- no sequencing
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Case 3 : Sequence independent set up time but setuptime >idle time
- no sequencing
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Case 4 : Sequence dependent set up time which is the same as a TSP problem
(setuptime <=idle time)
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Minimize the sum of set up times to obtain a sequence
Also has lot sizing as a separate problem
Case 5: Sequence dependent set up time which is the same as a TSP problem
(setuptime >idle time)
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Minimize the sum of set up times to obtain a sequence
Also has lot sizing as a separate problem
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Rotation schedules
• Length of production run of job j is gjx/qj
• Average inventory level ½ (qj-gj)gjx/qj = ½ (gjx – gj2x/qj)
• Total average cost per unit time due to inventory holding and
set up is =1 ½ (qj−gj)gjx/qj+ cj/x = J
• After taking the derivative
x= (
ℎ  −
=1
2
• Idle time = x (1-[
)
−1

=1 gj/q ])

=1
if

=1 gj/q
<1
• If q (machine capacity) is very large then
x= (
−1
ℎ
=1 2 )

=1
9
n jobs with arbitrary schedules
• Arbitrary schedule are non-rotation schedules
– A cycle can have multiple runs of job j
– Ex. For 3 items 1,2 and 3 a cycle might look like 1, 2, 1, 3
• Both set-up costs and set-up times could be present
• A feasible schedule is possible only if =1 gj/qj < 1 for all j
– This is a necessary and sufficient condition
– Set up times do not impact the above feasibility condition because set-up
time do not impact machine time
– The impact of set-up time can be made negligible by increasing the length
of the individual production runs and the cycle time, particularly when the
machine is operation at near capacity
• This problem is extremely hard to solve and there are no closed
form solutions.
– Just too many solutions
• Solved using FFS – frequency fixing and sequencing heuristic
10
FFS – frequency fixing and sequencing heuristic
• Three phases
– The computation of relative frequency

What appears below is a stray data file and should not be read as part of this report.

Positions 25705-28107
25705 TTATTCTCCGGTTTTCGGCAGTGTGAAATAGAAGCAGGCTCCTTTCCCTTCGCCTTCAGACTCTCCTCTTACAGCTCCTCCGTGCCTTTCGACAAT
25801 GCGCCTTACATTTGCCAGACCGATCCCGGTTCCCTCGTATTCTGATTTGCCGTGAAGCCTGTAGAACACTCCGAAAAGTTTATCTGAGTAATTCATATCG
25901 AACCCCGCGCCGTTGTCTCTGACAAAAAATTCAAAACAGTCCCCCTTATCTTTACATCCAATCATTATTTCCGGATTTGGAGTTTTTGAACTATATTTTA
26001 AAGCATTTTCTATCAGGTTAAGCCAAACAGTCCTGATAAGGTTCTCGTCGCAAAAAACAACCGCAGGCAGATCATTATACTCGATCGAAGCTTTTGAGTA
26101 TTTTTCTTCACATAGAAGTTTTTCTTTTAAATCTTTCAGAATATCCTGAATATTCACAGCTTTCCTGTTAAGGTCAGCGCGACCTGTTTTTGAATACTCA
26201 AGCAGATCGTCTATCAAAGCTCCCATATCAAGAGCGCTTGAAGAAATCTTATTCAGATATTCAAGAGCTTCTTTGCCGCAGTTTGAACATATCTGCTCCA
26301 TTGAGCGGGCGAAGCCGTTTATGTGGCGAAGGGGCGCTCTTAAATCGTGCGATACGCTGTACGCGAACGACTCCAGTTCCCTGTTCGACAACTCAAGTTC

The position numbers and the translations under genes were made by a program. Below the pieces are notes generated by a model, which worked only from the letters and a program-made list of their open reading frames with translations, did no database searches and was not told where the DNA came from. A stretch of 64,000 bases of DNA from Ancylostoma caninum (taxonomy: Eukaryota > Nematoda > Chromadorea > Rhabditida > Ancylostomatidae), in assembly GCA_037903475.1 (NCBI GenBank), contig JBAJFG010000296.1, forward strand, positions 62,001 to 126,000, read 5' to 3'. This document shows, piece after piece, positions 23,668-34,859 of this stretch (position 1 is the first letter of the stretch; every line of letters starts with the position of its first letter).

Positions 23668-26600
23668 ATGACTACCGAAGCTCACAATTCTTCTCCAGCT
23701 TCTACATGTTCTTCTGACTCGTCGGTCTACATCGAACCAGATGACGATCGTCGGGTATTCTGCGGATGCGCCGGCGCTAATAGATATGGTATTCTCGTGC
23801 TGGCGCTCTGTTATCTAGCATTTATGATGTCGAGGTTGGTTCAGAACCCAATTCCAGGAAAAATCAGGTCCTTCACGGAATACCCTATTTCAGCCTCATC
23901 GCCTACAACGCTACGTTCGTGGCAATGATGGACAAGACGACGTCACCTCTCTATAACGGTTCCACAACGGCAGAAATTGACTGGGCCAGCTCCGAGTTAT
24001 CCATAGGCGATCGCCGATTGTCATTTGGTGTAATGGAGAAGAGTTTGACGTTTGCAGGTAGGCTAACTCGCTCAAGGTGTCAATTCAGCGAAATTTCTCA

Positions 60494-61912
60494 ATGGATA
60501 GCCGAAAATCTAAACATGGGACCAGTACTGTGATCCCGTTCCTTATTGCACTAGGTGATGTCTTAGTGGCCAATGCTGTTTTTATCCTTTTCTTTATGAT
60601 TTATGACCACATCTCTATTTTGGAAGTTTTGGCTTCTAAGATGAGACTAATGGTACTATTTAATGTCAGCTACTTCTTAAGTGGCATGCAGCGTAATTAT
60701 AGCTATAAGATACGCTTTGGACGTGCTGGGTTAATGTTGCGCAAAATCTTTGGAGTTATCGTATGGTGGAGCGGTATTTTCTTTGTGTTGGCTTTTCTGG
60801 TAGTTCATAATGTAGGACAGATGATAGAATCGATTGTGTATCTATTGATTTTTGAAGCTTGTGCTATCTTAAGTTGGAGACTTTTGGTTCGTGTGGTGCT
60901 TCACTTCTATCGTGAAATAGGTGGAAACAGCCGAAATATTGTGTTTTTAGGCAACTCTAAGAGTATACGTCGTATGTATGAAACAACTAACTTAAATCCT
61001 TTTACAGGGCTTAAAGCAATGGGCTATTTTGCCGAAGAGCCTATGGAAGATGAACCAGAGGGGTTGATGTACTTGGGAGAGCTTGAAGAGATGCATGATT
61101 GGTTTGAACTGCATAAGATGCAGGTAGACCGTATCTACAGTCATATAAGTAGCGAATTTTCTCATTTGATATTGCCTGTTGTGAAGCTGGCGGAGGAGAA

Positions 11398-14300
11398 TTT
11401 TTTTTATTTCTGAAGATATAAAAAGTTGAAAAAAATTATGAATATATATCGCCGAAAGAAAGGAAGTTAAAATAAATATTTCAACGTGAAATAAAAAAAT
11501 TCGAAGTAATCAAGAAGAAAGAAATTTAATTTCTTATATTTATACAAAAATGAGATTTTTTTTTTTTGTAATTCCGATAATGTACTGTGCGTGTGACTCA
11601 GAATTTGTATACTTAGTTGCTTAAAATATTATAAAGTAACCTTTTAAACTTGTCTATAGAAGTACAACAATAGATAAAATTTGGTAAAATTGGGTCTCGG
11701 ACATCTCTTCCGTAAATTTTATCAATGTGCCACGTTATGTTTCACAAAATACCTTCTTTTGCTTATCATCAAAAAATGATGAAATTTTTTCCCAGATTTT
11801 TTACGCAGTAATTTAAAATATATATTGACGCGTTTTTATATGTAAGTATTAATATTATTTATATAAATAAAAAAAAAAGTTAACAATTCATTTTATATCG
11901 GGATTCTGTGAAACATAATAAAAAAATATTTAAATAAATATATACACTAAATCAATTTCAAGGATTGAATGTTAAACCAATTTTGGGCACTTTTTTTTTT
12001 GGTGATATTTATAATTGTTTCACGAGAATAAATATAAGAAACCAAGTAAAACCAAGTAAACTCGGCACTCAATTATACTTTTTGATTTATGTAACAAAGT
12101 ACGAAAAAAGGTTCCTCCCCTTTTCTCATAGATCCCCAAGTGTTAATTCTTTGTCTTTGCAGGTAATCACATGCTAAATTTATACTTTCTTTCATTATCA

• Frequency at which the various jobs have to be produced
– The adjustment of relative frequency
• Space them out evenly over the cycle
– The sequencing phase
• Determine the actual sequence
• No set up times
Minimize
yk, x

=1

+

=1
yk is the number of times job k is produced during a cycle
ak = ½ (hk (qk – gk ) gk/qk
Runtime of job k is tk = gk x/ qk yk
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FFS – frequency fixing and sequencing heuristic
Phase 1
• Step 1: Check r =

=1 gj/qj
< 1 for all j
• Step 2: solve the unconstrained optimization problem
Minimize
yk, x

=1

+

=1
Find a relation between yk, x
• Step 3: Find ak
ak = ½ (hk (qk – gk ) gk/qk
Phase 2
• Step 4: Find an appropriate x that yields integer yk‘ which are also
powers of two. It has been proved that rounding yk to the nearest
integer yk‘ which is also a power of two will alter the cost to within
6% of the original solution
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FFS – frequency fixing and sequencing heuristic
• Step 5: find tk’
tk’ = gk x/ qk yk
Phase 3
• Apply a longest processing time type of heuristic to sequence
the jobs
y‘max = max ( y’1……….y’n)
-For each job k there are y‘k jobs with tk’ processing times
-Total number of jobs is =1 y‘k
-There are y‘max parallel machines
-The job j with y‘k frequency must be evenly spaced
-Start with highest y‘k to sequence (space them evenly). Break any tie by
choosing the highest t‘k
-Continue until all jobs are sequenced. Concatenate to get a single
sequence
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FFS – frequency fixing and sequencing heuristic
• With set up times
Minimize

=1

yk, x
+

=1
+l

=1
− (1 −

)

yk is the number of times job k is produced during a cycle
ak = ½ (hk (qk – gk ) gk/qk
yk = x

+
• If there are idle times and setup time<= idle time then l is set
to zero
• If there are no idle times then l has to satisfy

=1 sk

+
= (1

− )

14